If you could peek inside the studio of any artist, designer or craftsman (dead or alive), who would it be?

Dead: Leonardo Da Vinci
Living: Well thanks to the internet it is actually possible to visit the beautiful studios of doll artists. I'd like to see Demi Moore's doll collection though. I think my daughter would too.

What handmade possession do you most cherish?

The green leaf earrings that Jayn made when she was 9. I wear them a lot. I like how they are very light and don't pull on my ears. My mother made counted cross stitch bibs and baby quilts for my daughter which are family heirlooms too.

How do you get out of your creative ruts?

I don't have them. In fact I have the opposite problem – too many ideas and projects and plans and crafting directions. If I get stuck in one place, I just turn to do a different thing.

My difficulty is saying no to myself. Prioritizing well is my biggest challenge. Sometimes my heart's desire is to work on projects that are small and for personal use instead of those with the potential to be big sellers. Those intimate, personal ones that only need half a table are so much easier. I tend to desire comfort and ease, instead of risking getting out there. The fact is that if a crafting project doesn't have the potential to generate income or further my writing career, right now I shouldn't be directing my attention to it. Time is the one luxury I don't have.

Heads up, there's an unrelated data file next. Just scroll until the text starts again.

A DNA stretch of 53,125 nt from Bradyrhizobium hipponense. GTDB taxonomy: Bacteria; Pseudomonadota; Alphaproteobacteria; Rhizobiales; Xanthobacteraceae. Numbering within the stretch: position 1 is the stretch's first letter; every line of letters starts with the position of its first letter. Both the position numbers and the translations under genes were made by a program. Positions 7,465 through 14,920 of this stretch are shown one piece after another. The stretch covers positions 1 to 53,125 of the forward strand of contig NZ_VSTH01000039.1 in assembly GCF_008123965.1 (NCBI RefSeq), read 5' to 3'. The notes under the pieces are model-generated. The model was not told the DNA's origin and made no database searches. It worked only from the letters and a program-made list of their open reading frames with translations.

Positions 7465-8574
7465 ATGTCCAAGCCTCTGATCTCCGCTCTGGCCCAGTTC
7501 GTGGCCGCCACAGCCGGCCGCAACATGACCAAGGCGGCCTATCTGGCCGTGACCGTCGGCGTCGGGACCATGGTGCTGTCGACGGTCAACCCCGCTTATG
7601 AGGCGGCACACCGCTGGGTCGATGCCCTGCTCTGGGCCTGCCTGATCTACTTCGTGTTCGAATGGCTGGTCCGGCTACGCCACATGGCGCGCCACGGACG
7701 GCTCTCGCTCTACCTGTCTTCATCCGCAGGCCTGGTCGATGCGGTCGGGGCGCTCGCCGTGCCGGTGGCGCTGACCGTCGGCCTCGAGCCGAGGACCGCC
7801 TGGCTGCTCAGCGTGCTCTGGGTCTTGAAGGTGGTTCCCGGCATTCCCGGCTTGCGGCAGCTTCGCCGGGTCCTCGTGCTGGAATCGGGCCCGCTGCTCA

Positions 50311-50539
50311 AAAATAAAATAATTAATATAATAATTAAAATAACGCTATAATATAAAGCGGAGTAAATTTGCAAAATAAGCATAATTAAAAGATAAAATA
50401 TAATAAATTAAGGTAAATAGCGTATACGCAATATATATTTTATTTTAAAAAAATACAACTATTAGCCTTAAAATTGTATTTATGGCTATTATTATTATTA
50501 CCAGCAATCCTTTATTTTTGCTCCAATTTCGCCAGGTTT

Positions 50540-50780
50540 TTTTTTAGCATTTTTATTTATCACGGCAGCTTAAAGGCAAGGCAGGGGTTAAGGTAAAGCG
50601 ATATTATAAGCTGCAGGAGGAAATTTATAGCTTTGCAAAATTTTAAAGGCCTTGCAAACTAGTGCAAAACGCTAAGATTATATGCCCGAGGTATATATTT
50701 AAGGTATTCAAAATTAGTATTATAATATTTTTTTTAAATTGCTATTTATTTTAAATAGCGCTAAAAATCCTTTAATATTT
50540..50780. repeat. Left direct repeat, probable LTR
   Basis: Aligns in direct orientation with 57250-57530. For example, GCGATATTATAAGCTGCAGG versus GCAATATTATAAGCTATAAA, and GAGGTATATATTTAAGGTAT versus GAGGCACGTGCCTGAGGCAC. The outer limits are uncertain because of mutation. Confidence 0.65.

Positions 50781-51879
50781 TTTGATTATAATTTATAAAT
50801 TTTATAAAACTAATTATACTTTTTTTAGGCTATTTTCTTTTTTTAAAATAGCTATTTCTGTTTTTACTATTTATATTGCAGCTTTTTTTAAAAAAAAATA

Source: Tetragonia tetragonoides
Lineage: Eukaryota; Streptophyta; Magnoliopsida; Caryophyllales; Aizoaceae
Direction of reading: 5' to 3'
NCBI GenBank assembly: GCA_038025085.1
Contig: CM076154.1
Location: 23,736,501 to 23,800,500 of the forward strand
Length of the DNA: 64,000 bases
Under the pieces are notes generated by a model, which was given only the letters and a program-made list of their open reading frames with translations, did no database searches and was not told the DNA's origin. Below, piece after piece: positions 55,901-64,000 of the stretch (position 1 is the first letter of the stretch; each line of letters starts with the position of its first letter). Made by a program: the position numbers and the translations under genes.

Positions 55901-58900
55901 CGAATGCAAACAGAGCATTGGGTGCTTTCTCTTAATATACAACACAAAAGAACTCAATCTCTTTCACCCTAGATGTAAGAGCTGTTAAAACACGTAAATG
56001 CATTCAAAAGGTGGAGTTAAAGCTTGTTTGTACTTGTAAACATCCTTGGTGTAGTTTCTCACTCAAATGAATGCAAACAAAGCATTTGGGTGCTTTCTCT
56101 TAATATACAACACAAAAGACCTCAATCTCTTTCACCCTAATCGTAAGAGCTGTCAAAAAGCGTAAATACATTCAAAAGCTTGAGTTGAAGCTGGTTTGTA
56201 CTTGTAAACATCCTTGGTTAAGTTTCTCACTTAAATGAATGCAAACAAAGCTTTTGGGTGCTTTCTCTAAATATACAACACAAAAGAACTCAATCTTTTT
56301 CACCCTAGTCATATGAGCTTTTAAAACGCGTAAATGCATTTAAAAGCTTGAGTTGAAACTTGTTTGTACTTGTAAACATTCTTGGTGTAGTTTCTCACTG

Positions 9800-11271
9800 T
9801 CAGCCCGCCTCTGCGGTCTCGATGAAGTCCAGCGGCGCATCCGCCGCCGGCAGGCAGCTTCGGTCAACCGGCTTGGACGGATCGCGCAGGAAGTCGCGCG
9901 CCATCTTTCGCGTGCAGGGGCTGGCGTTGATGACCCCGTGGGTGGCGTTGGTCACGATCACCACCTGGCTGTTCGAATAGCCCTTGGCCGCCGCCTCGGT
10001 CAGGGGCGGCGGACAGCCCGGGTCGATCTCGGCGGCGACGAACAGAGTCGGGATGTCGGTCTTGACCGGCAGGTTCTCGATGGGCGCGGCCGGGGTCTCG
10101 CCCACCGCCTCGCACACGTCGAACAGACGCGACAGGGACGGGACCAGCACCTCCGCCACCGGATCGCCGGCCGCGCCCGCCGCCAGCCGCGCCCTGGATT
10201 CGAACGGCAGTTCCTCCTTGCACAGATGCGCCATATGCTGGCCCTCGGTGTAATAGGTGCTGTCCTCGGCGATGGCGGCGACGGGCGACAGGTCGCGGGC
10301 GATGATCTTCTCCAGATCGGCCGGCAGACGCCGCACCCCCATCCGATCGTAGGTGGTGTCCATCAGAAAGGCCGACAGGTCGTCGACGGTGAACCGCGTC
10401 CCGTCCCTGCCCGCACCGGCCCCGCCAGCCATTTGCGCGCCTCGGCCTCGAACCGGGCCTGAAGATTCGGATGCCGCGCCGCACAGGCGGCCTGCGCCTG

Where would you like to be in ten years?

Still alive and healthy. Watching my daughter's dreams coming alive. A published book author. A produced screenwriter. Having exhibited in art galleries, possibly sold some work to a permanent collection in the public art sphere. A member of a couple of really high end manufacturer's design teams in the paper crafting world. A successful entrepreneur with three business lines flourishing – Iggy Jingles Crafts, Robyn Crops custom scrapbooks, and something educational I'm not ready to announce quite yet – but I hope it will be a boon to parents and students everywhere. Oh yes – and living a house with an actual dedicated studio/workshop space attached.

No comments: